2010 November 30 Tuesday
Ireland's Debt Servitude: Deal Bails Out Creditors

In a column entitled Ireland's Debt Servitude Ambrose Evans-Pritchard gets the Irish debt deal sadly correct:

Stripped to its essentials, the 85bn package imposed on Ireland by the Eurogroup and the European Central Bank is a bail-out for improvident British, German, Dutch, and Belgian bankers and creditors. The Irish taxpayers carry the full burden, and deplete what remains of their reserve pension fund to cover a quarter of the cost.

Why should reckless creditors be so privileged? Why should the Euro elite stand up for the stockholders of their banks when bank management has made such colossal mistakes? Irish taxpayers are not responsible for this disaster. The EU and the banks and bank regulators are responsible. The stock holders of the assorted German, French, British, and other Euro banks should take it in the chin. Instead Ireland is turning into a big debtor's prison. Nigel Farage gets it right too.

I am skeptical that this deal will last. All it would take is another sharp oil price spike, this time well north of $150 per barrel, to bring down the financial house of cards.

Share |      By Randall Parker at 2010 November 30 09:31 PM  Europe Monetary Union


Comments
A.Prole said at December 1, 2010 12:53 AM:

Of course it will be Chinese demand that pushes oil up above $150 per barrel.
Oil at $150 a barrel will finally do-in Europe and America and make the current shit-storm look like a tea-party.
The stupid bastards who pushed free-trade with China are directly responsible for this.Strangely enough thee bastards screamed all the time that free-trade 'enriches' us.

Jeff Maylor said at December 1, 2010 1:09 AM:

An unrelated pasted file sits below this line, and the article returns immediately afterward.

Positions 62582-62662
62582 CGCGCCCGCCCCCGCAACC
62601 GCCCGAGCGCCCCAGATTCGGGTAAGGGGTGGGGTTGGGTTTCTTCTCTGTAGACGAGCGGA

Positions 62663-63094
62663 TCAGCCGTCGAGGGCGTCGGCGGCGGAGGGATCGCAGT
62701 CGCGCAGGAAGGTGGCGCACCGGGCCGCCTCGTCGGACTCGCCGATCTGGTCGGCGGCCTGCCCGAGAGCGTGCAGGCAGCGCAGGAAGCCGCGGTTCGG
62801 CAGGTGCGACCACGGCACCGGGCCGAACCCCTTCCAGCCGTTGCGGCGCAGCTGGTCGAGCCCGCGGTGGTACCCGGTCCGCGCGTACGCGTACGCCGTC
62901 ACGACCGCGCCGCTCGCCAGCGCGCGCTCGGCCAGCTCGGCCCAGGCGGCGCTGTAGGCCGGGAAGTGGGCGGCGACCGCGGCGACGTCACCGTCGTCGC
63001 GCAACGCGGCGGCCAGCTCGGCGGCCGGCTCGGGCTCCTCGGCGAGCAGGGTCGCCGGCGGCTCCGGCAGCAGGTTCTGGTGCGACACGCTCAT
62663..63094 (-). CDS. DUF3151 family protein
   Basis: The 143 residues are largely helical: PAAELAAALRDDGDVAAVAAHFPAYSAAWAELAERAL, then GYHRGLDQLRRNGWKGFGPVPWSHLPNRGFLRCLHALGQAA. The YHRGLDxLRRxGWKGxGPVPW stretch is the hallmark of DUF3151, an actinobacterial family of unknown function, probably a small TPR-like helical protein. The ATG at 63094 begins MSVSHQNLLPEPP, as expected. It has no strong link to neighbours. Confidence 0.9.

This whole continuing economic crisis feels like a person with multiple health problems. As soon as the kidneys recover, the heart fails. Then the emphysema kicks in. Now comes the diabetes. Just like a person who finally pays for years of abusing their body with too much sugar, booze and cigarettes, the US and Europe are going to be suffering multiple convulsions for quite some time.

Wolf-Dog said at December 1, 2010 5:21 PM:


Speaking of the "burden" of saving the creditors that the Irish people are condemned to suffer, let's not forget the horrific fate of the people who cannot pay their mortgages in Spain.

The Spanish foreclosure laws are so cruel that in many years even after confiscation of the whole house, the borrowers still has to pay the interest for the rest of their lives. Vicious extortion.

http://www.metrolic.com/people-in-spain-still-have-remaining-debts-even-after-banks-foreclose-on-their-houses-144231/

TangoMan said at December 3, 2010 12:30 AM:

The Spanish foreclosure laws are so cruel that in many years even after confiscation of the whole house, the borrowers still has to pay the interest for the rest of their lives. Vicious extortion.

If a bank is managing my money by lending it, in part, to someone so that they can buy a house, then that person owes me my money until it's repaid. No one put a gun to their head and ordered them to buy a home, they did so freely and when they entered the deal they thought it was a fair deal. Moreover they were not willing to cut me in on any upside appreciation in their home's value so why should they not bear the full risk of the downside depreciation in the home's value. Why should I, the depositor, or taxpayer, take the haircut?

If people have lost their way from time-tested money management truisms, then you won't get people to think and act sensibly around money by rewarding them for irresponsibility.

Matt said at December 3, 2010 3:26 AM:

It seems to me that these financial crises can be avoided by regulating variable interest rate mortgages out of existence. That would prevent clusters of foreclosures.